Depending on students’ prior experience with team projects and the complexity of the assignment, you may need to devote class time early on to teaching and reinforcing these skills. To learn more about guidelines for group work, see Maryellen Weimer’s “Group Work: A Bill of Rights and Responsibilities for All Members.

6. Create appropriate grading rubrics for the project.

A clear rubric that provides a transparent look at how success will be measured is extremely important. What aspects of the final product will be assessed? Will there be smaller “check-in” points throughout the project that will be assessed? Even if you don’t work with rubrics, students will need a clear set of criteria for what constitutes a quality finished product, how you define effective teamwork, and how you characterize an effective team member.

7. Decide if students will be graded individually or as a team.

Many students cringe at the thought of their grade on an assignment being directly related to the performance of other members of their group. It is important to establish clear measures of accountability for groups and individuals.

Consider using both a team grade and an individual grade, allowing the student’s total grade to be a combination of both scores. You might also decide that a portion of the grade will be determined by a self-evaluation or anonymous peer evaluation.

8. Consider how and when you will check in with teams to assess their progress.

Check-ins can be done in person, through email, or through Blackboard. As part of the project description, you can set up a format for these updates. For example, students can post progress notes at certain points during the semester. Such check-ins enable you to keep abreast of a group’s progress, to find out where they may be having trouble, and to intervene, as needed, to help students work out interpersonal issues the group might be experiencing.

Scaffolding for group projects means breaking down the assignment into steps and providing feedback along the way. As students gradually become more skilled at being team members and working on a group project, the amount of scaffolding decreases. For team projects, this may mean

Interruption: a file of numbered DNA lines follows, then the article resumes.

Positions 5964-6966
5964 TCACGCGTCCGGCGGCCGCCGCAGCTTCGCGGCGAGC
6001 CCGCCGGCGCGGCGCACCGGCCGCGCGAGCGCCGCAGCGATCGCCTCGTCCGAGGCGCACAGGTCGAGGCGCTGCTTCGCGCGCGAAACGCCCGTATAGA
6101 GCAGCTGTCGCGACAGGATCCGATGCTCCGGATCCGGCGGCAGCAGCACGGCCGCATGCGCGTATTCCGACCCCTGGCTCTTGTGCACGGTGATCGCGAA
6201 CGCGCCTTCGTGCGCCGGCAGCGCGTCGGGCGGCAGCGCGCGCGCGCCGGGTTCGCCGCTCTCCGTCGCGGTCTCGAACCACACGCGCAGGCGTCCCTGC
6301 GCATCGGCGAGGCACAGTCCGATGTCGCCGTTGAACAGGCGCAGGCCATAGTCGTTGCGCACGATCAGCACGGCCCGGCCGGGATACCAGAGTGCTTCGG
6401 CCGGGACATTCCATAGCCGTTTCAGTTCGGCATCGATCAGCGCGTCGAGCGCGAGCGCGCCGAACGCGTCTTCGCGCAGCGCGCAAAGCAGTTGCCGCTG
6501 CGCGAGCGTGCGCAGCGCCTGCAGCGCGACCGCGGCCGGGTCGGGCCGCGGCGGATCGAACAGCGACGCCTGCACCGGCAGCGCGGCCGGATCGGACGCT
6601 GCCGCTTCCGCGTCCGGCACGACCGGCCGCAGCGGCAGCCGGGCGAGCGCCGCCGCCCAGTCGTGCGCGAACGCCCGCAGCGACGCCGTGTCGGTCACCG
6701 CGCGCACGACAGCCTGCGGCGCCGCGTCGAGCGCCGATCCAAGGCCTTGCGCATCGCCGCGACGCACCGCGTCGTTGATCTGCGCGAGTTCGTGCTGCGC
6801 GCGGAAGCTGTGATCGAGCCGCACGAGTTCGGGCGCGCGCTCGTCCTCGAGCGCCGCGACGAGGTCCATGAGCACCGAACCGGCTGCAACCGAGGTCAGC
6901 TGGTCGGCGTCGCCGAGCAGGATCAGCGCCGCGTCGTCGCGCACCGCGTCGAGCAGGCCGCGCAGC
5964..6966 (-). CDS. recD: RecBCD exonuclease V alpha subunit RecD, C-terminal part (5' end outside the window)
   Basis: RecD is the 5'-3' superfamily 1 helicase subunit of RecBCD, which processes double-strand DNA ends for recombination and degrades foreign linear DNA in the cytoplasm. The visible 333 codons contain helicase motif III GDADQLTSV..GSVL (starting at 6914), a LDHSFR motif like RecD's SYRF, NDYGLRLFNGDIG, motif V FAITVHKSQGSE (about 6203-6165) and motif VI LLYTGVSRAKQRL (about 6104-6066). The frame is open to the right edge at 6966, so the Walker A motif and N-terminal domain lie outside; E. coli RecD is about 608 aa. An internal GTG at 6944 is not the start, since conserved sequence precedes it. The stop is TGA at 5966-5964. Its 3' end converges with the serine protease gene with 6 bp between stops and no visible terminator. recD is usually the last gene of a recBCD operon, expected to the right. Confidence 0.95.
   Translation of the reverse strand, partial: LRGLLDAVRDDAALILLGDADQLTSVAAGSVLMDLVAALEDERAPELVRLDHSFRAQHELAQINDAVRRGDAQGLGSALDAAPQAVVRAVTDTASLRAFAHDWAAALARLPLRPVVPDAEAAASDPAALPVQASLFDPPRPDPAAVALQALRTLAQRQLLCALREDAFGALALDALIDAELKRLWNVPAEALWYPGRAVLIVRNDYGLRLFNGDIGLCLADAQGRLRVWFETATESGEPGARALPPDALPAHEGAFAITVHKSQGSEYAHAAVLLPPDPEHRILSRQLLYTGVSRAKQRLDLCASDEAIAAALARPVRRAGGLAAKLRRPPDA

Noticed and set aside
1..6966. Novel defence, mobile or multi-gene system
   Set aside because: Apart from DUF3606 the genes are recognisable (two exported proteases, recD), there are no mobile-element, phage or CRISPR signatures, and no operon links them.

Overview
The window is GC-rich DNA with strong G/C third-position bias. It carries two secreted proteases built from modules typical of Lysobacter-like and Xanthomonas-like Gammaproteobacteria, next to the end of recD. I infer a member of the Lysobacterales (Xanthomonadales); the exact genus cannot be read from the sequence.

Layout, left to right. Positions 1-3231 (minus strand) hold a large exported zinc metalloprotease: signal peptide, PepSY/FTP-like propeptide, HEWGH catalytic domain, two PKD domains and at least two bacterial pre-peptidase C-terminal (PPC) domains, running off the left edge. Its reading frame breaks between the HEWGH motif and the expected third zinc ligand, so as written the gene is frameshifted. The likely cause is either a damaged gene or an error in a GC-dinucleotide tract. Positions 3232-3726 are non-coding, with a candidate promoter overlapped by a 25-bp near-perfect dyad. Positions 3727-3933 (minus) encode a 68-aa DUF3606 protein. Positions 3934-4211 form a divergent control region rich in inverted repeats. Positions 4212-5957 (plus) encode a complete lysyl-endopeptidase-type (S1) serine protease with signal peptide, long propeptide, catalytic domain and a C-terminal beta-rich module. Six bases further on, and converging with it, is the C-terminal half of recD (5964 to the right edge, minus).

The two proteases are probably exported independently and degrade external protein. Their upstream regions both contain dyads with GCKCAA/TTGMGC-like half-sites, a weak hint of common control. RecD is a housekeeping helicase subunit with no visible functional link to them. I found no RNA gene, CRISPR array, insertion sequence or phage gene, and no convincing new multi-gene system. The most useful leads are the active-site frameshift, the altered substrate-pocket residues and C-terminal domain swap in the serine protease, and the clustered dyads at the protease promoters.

• Requiring students to turn in a piece of the project early on for your feedback
  • Helping students who are having difficulty assigning group roles
  • Breaking down a research project or paper into discrete sections that are due at set intervals, e.g., topic statement, literature review, original research, first draft, final draft). Each step builds on the skills of the previous one, while potentially introducing new techniques or skills along the way toward the completion of the major tasks.

Scaffolding is a useful technique both for undergraduate and graduate students, as it teaches them about the process of completing a particular kind of project as well as the competencies needed to complete a task. For group projects, the check-in process allows you not only to measure a group’s progress but also to avoid surprises at the end.

9. Identify strategies for helping teams that are not functioning well.

It is vital that students know early on what to do in case their team is not functioning well: When is it appropriate for them to come to you for advice?  What strategies do you want them to try when problems arise?  Consider, for example, what you want students to do if a student is not responding to emails about setting up group meetings. What if a student in the group is not doing his or her part? If a group member voices a concern to you, guide him or her in appropriate ways to communicate these concerns to the group.

Be prepared with an alternative assignment for students who simply cannot work in the group because of issues that may be outside of their control. For suggestions on strategies for handling students not fulfilling their obligations to the group, you might look at work by Dr. Juan Castro of LeTourneau University.

10. Explore possible formats students might use to share their work with the class.

While “standard” group presentations tend to involve a small group of students standing in front of the class, with each member making a short presentation, there are alternative group presentation models. Here are several to consider:

  • Panel: In this interactive format, a moderator poses questions and the group discusses. The instructor might serve as moderator, with students demonstrating the content knowledge they have acquired (or results they have produced) in the course of the project.
  • Mock debates work well if students want to present two diverging perspectives.
  • Role play allows students to assume the position of ‘known expert,’ who then engages in conversation with others.
  • Colloquy: In this ‘talk show’ model, a panel presents, and then a moderator asks members of the audience for questions or input during the discussion.
  • Jigsaw Model where students share project results in small groups. See for example, #3 in Active Learning Take-Away.

(For more ideas, you might look at Formats for Group Presentations, University of Mary Washington.)

You might also consider formats other than a research paper or presentation for delivering the findings of a project. Ideas include:

  • A short film or video
  • A board game
  • An art installation
  • A website or blog
  • An advertising campaign
  • A mural
  • An interactive map or timeline
  • Analysis of a case study
  • An issue of a news/literary magazine
  • A short performance
  • A poster presentation
  • An edited collection of essays
  • A radio broadcast (think NPR)
  • A podcast with several “episodes”